I got a call from a former work colleague recently inviting me to join him for a drink. Nothing unusual in that you might think and I probably would have agreed with you except that I hadn’t heard from him for at least ten years. I said I’d meet him, more out of curiosity than anything else.
I arrived first. He was late and I remembered that was one of his annoying traits. We exchanged small talk as people do when they don’t know what to say to one another. He had married Jenny in Accounts and they had two children. I wondered what he really wanted to say to me.
“I’ve got a real problem at work,” he said suddenly. He took out his smartphone and began to interrogate it. Then he passed it to me and I read the email. At one point I think my mouth dropped wide open and I had to close it again quickly. I don’t think he noticed.
It amazes me how unaware so many people are of the dangers with communicating by email. When we communicate naturally we do so on many levels. We use our eyes: facial expressions: gestures: body language: the tone of our voice: and our words. These elements combine together to convey our message. When we write an email we are relying on just one of these elements – our words. And yet so many of us are still surprised when our words are not read in the way in which we meant when we wrote them and problems arise as a result.
My old colleague’s email read like a rant. His passion had got the better of him. He was critical of decisions made by senior management colleagues and in a way that I believe would have been construed as confrontational by almost anyone reading it. In fact it read as if he had real contempt for his boss and the rest of the company’s senior management team.
I knew that wasn’t true. He had always been loyal to the company. He had stayed when they went through a difficult time yet others, including me, had fled. He cared passionately about the continued success of the business; and that was the problem. He believed some recent decisions made by the Board had been wrong and he was concerned that the new strategic direction taken might impact negatively on customers and so on the future profitability of the business. He had blurted it all out in the email.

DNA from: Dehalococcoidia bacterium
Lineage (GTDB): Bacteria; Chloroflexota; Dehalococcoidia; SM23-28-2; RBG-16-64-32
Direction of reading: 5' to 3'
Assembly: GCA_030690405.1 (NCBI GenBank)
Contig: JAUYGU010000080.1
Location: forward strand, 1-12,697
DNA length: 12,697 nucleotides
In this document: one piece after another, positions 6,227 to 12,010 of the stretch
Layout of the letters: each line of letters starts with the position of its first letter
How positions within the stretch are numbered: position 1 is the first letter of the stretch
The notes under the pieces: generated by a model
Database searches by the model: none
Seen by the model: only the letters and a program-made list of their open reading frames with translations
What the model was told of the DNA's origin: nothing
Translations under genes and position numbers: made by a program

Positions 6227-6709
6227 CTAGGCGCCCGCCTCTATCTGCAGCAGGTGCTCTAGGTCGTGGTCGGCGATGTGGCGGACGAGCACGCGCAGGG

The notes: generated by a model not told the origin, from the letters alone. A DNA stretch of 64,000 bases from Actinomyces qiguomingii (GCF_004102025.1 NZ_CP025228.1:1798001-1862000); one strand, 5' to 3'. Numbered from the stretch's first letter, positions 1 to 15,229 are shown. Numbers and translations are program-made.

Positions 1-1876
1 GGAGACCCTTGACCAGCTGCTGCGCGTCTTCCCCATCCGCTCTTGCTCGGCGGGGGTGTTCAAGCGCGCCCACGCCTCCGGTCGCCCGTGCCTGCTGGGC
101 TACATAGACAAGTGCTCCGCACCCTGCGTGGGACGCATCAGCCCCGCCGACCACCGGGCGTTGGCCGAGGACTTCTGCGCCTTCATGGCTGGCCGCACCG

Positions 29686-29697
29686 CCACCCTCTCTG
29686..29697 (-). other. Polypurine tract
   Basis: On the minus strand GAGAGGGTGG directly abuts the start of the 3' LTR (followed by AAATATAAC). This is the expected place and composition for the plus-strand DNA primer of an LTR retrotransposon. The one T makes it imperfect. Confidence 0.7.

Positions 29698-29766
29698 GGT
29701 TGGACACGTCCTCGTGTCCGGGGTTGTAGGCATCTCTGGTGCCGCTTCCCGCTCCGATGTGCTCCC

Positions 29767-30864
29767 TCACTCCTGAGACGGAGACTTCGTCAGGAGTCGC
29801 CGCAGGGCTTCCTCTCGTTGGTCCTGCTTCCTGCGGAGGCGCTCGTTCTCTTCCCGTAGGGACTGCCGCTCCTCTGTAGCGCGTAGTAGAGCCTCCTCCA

He looked very worried when he added, “I’ve been told that it will be the end of my career if I send another email like that. Frankly, I can’t see what I’ve done wrong; I was telling it as it is. What do you think?”
It was hard to know where to start. I explained how I had interpreted his email and he looked shocked. “It’s not only what you say that matters,” I added, “it’s the way you say it.”
“What do I do now,” he pleaded. I advised him to get a meeting with his Line Manager, apologise, and then explain what he really meant to say. Next, I gave him a good tip on how to approach difficult subjects in an email – don’t.
Emails are a great way to communicate simple and straightforward messages easily and quickly. For sensitive subjects and difficult issues, rely on communicating as Nature intended. Talking face-to-face gives you flexibility. You can see if what you are saying is being received well and, if not, you can change tack. If it’s clearly going wrong you can even stop talking before you make it worse. You can backtrack and repair any damage.
All in all, talking is a lot safer and less likely to damage your career.
Member since: 6th August 2015
Locally-based, Kelvin is a Business Communications Consultant with www.eXceeding.co.uk, the business services provider.
In a successful career, he has held senior positions in retail operations with some...